Top en­ergy ex­perts will par­tic­i­pate in Kyiv Post Tiger Con­fer­ence on Dec. 2

Kyiv Post - - Business - Editor’s Note: The Kyiv Posts hosts its fourth Tiger Con­fer­ence Ukraine: Cre­at­ing the New So­cial Con­tract on Dec. 2 at the Hil­ton Kyiv. For ticket in­for­ma­tion, please go to: The fol­low­ing are snapshots of con­fer­ence speak­ers on

Robert Bensh, mod­er­a­tor

Robert Bensh has more than 25 years’ ex­pe­ri­ence in the en­ergy sec­tor and has headed en­ergy and re­source com­pa­nies in Ukraine for the past 15 years. He is the man­ag­ing share­holder of Leadville Resources Inc, and the man­ag­ing part­ner of Peli­court LLC., a pri­vate eq­uity firm fo­cused on the en­ergy sec­tor in Ukraine and east­ern Europe. He is also di­rec­tor of Gastek/KUB, the largest pri­vate oil and gas pro­ducer in Ukraine.

“You have power, you have coal, you have oil and gas, and there’s a lot of talk about green or re­new­able and I don’t think that’s fea­si­ble within the Ukrainian port­fo­lio. I think it’s nice to talk about,” Robert Bensh told the Kyiv Post.

A so­cial con­tract for Bensh means “in­creas­ing in­vest­ment.” He doesn’t want to see an “in­vestor with cap­i­tal,” in­stead, Bensh wants to see “busi­nesses with cap­i­tal.”

“I want to see mul­ti­ple rep­utable en­ergy busi­nesses com­ing in to de­velop our power sec­tor, or coal sec­tor and our oil and gas sec­tor,” Bensh said.

Yuriy Vitrenko is an

econ­o­mist and busi­ness de­vel­op­ment di­rec­tor of sta­te­owned Naftogaz Ukrainy, where he has worked in var­i­ous ca­pac­i­ties since 2002. He also is a found­ing di­rec­tor at AYA cap­i­tal, a Kyiv-based pri­vate eq­uity firm. Vitrenko is a grad­u­ate of Insead Busi­ness School and prior to Naftogaz, he worked in in­vest­ment bank­ing at Mer­rill Lynch in Lon­don, and man­age­ment con­sult­ing with Price­wa­ter­house­Coop­ers in Ukraine.

Vitrenko said that once cor­po­rate gov­er­nance im­prove­ments are made at Naftogaz based on an Oct. 16 Cabi­net res­o­lu­tion, the oil and gas gi­ant will be­come the best state-run com­pany.

“One can speak a 1,000 times about the need for rad­i­cal re­forms in the in­ter­ests of all Ukraini­ans,” he said on his Face­book page in Oc­to­ber. “But all the while un­der­hand­edly fight for per­sonal con­trol of cash flows. Yet one can still do it (re­form) and not rein­vent the Ukrainian wheel, just by sim­ply ap­ply­ing proven in­ter­na­tional stan­dards (of


Ed­ward Chow is an in­ter­na­tional en­ergy ex­pert at the Cen­ter for Strate­gic and In­ter­na­tional Stud­ies. In his po­si­tion as se­nior fel­low at the in­sti­tute, Chow ad­vises gov­ern­ments, in­ter­na­tional fi­nan- cial in­sti­tu­tions, and ma­jor oil com­pa­nies on the oil and gas mar­kets. Prior to join­ing CSIS, Chow worked for Chevron Cor­po­ra­tion for over 20 years. In his fi­nal po­si­tion at the com­pany, he served as man­ager of in­ter­na­tional ex­ter­nal af­fairs at Chevron’s head­quar­ters.

For Chow the first step to­wards re­form in the en­ergy sec­tor is po­lit­i­cal will, and the first sign that it ex­ists will be when it is clear that the author­i­ties have a strat­egy, one that they can ex­plain to the pub­lic.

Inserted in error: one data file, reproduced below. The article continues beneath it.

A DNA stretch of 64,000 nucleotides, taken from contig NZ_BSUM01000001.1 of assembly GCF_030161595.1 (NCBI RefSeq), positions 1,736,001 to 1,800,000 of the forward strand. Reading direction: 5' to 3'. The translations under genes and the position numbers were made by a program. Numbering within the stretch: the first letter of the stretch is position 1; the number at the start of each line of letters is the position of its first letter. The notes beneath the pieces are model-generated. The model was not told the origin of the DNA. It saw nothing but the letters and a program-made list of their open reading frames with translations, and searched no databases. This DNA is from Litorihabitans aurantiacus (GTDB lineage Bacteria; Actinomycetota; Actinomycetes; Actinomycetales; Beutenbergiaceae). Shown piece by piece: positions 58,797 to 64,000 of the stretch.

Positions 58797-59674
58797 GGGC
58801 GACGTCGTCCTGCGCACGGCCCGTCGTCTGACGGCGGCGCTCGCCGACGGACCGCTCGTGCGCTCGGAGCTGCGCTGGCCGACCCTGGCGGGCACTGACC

“There is cur­rently no po­lit­i­cal will, if there were they would be en­gag­ing the pop­u­la­tion to ex­plain why what they need to do needs to be done,” he said.

“The sys­tem is too com­pli­cated to re­form overnight,” Chow said. “Mean­while the Ukrainian gov­ern­ment could carve out an area to ex­per­i­ment in the do­mes­tic ex­trac­tion sec­tor… cre­ate a suc­cess story to then gar­ner po­lit­i­cal cap­i­tal.”

Mike Kirst is vice pres­i­dent of strat­egy and ex­ter­nal re­la­tions for Europe, Mid­dle East and Africa at West­ing­house Elec­tric Com­pany. Kirst first joined West­ing­house, a lead­ing nu­clear power com­pany, in 1996 af­ter four years at the NATO Par­lia­men­tary As­sem­bly in Brus­sels. Dur­ing his time at West­ing­house, Kirst has been cred­ited with Ukraine’s de­ci­sion to se­lect the com­pany to pro­vide 25 per­cent of its nu­clear fuel re­quire­ments.

He is a mem­ber of the ex­ec­u­tive com­mit­tee and board of di­rec­tors of the U.S.-Ukraine Busi­ness Coun­cil and a mem­ber of the Nu­clear New Build work­ing group of FORATOM in Brus­sels.


Ni­co­lescu is ex­ec­u­tive lead ad­vi­sor in en­ergy at Deloitte Cen­tral Europe. Ni­co­lescu has spent his en­tire ca­reer in the en­ergy sec­tor and he has acted for both pri­vate and pub­lic in­ter­ests. In 2014, he served as the Ro­ma­nian del­e­gate min­is­ter for en­ergy. Prior to this he was pres­i­dent of the Ad­min­is­tra­tive Board of the Agency for the Co­op­er­a­tion of En­ergy Reg­u­la­tors, a Euro­pean Union agency, and for more than five years he was di­rec­tor in the largest oil and gas pro­ducer in south­east Europe OMV Petrom.

Ni­co­lescu grad­u­ated from En­ergy Fac­ulty of Po­litehnica Univer­sity of Bucharest and holds a master’s in busi­ness de­gree from the Solvay Busi­ness School in Bel­gium.

Yevhen Utkin, pres­i­dent of KM Core, speaks at the “Sce­nar­ios for Ukraine – Re­form Im­per­a­tive” panel dur­ing the Kyiv Post Tiger Con­fer­ence on Nov. 19, 2014. (Pavlo Po­d­u­falov)

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